Mosley talks about lap times and cost saving

FIA President Max Mosley has issued a statement illustrating how the changes in Formula 1 regulations that he demanded last year have produced the desired effect in the first two Grands Prix of the year. Mosley argues that if the rules not been changed "it is reasonable to assume that the reduction in lap times from 2004 to 2005 would have been about the same as it was from 2003 to 2004."

Based on this assumption, the FIA has calculated that lap times were 5.2secs and 3.5s a lap slower in Australia and Malaysia than they would have been if no action had been taken. The actual difference in lap times between 2004 and 2005 has been 1.6s a lap in Australia and 1.3s in Malaysia, which was not as much as had been hoped, given that the FIA did ask the Technical Working Group to cut three seconds a lap from the 2004 lap times.

On the question of cost-saving Mosley makes the valid point that teams now use fewer tyres and fewer engines and so are saving money.

"Cost savings are significant," he says. "We understand that the tyre suppliers are now taking 4 sets per car to a grand prix compared to 19 sets per car in 2004. Also, each team is now using two engines for two events. Had the rules remained the same as in 2002, top teams would now almost certainly be using 12 engines for two events (one practice engine, one qualifying engine and one race engine per car per event).  Bearing in mind that an engine rebuild costs about $200,000 and remembering that these engines now last upwards of four times as long during private testing, the savings are enormous. There is also a significant saving on capital expenditure because each team's stock of engines and wheels is smaller. With fewer engines and wheels to move around the world transport costs are also lower."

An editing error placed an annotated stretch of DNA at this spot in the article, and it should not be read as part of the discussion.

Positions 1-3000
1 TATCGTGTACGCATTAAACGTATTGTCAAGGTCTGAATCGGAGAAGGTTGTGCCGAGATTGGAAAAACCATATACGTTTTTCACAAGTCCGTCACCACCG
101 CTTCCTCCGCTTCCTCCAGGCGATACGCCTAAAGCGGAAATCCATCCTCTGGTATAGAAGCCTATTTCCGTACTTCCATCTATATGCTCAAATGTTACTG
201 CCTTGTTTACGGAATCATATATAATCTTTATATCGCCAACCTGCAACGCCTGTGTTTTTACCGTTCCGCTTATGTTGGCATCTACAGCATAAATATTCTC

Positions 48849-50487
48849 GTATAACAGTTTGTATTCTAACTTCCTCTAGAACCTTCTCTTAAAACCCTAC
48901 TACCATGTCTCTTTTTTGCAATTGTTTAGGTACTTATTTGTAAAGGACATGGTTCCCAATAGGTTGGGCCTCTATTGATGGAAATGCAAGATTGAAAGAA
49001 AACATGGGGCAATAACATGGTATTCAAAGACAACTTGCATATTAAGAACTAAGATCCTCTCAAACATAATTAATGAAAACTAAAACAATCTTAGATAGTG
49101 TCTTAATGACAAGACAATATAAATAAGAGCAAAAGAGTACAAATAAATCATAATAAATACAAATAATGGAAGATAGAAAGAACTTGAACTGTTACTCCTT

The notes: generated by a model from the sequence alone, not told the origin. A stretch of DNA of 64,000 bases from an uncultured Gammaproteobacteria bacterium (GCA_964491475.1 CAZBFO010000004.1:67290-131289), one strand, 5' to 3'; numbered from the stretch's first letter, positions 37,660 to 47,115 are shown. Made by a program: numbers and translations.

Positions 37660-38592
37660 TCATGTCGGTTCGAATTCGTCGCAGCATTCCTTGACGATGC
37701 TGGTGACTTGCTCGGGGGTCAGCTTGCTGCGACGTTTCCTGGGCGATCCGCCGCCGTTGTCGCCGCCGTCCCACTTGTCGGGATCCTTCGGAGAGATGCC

Some of the engine men in F1 have a rather different view because they say that Mosley's figures do not take into account the money which they have had to invest to design and build engines to comply with the two-race regulation. Establishing how much this amounted to is not an easy task, but the minimum cost to each individual manufacturer was in the region of several million dollars. Some spent a lot more.

"In summary," Mosley concludes. "Thanks to the efforts of everyone involved, the season has got off to an excellent start."

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